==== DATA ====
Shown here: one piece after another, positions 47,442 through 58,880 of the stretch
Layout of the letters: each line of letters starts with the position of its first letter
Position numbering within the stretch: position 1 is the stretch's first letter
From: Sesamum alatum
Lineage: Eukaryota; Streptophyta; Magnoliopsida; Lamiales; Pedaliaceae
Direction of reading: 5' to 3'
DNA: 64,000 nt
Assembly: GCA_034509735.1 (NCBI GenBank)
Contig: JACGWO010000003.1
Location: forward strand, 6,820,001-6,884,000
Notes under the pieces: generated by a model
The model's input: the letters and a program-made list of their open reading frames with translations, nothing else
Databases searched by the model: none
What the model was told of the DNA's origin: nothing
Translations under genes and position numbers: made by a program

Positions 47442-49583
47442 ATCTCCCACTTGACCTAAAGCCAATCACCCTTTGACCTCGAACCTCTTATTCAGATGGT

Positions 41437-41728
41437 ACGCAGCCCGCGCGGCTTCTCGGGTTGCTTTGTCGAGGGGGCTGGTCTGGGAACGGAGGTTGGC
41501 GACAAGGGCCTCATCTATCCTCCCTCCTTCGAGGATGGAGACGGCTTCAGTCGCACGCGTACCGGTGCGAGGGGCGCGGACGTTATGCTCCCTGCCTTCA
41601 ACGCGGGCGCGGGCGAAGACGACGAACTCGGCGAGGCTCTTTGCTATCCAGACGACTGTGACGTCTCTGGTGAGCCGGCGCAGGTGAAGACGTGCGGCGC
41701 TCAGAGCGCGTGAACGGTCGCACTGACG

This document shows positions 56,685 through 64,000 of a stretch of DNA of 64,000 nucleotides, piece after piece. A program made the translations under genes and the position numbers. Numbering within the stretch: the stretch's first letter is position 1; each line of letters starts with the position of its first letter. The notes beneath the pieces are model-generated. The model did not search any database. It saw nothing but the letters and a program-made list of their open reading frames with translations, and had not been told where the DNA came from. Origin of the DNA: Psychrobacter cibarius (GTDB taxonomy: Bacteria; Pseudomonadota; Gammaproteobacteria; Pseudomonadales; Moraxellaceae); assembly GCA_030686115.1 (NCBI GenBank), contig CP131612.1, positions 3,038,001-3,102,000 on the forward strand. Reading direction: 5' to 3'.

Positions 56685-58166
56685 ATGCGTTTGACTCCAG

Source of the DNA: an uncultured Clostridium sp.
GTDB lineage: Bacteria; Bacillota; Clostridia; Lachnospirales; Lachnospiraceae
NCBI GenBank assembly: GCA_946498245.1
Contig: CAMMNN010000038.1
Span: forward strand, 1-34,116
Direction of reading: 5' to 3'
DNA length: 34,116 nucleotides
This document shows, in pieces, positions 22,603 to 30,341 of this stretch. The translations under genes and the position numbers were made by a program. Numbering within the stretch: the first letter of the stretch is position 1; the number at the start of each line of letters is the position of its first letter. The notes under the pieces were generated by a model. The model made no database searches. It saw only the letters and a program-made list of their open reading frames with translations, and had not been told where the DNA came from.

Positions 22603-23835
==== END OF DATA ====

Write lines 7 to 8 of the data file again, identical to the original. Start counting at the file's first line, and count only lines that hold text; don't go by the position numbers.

DNA: 64,000 nt
Assembly: GCA_034509735.1 (NCBI GenBank)